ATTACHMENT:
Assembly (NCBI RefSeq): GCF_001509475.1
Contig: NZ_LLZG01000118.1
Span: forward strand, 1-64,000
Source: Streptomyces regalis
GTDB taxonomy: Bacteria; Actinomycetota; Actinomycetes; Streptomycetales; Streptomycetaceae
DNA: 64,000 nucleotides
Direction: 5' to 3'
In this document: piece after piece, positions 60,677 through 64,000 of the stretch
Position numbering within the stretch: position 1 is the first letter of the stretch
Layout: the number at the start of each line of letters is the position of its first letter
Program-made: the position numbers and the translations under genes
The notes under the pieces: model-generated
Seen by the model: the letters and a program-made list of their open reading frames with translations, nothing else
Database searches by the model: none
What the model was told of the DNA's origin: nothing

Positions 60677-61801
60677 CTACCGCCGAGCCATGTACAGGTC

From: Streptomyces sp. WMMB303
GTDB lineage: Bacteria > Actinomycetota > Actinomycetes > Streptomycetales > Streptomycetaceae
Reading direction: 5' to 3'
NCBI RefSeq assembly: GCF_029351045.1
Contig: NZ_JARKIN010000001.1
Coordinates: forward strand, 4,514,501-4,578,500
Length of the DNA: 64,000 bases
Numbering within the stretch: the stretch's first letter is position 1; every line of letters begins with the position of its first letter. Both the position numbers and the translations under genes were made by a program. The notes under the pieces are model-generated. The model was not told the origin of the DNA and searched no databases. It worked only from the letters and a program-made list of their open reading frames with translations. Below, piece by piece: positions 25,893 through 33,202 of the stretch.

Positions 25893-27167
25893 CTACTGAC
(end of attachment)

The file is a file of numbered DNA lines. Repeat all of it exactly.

Assembly (NCBI RefSeq): GCF_001509475.1
Contig: NZ_LLZG01000118.1
Span: forward strand, 1-64,000
Source: Streptomyces regalis
GTDB taxonomy: Bacteria; Actinomycetota; Actinomycetes; Streptomycetales; Streptomycetaceae
DNA: 64,000 nucleotides
Direction: 5' to 3'
In this document: piece after piece, positions 60,677 through 64,000 of the stretch
Position numbering within the stretch: position 1 is the first letter of the stretch
Layout: the number at the start of each line of letters is the position of its first letter
Program-made: the position numbers and the translations under genes
The notes under the pieces: model-generated
Seen by the model: the letters and a program-made list of their open reading frames with translations, nothing else
Database searches by the model: none
What the model was told of the DNA's origin: nothing

Positions 60677-61801
60677 CTACCGCCGAGCCATGTACAGGTC

From: Streptomyces sp. WMMB303
GTDB lineage: Bacteria > Actinomycetota > Actinomycetes > Streptomycetales > Streptomycetaceae
Reading direction: 5' to 3'
NCBI RefSeq assembly: GCF_029351045.1
Contig: NZ_JARKIN010000001.1
Coordinates: forward strand, 4,514,501-4,578,500
Length of the DNA: 64,000 bases
Numbering within the stretch: the stretch's first letter is position 1; every line of letters begins with the position of its first letter. Both the position numbers and the translations under genes were made by a program. The notes under the pieces are model-generated. The model was not told the origin of the DNA and searched no databases. It worked only from the letters and a program-made list of their open reading frames with translations. Below, piece by piece: positions 25,893 through 33,202 of the stretch.

Positions 25893-27167
25893 CTACTGAC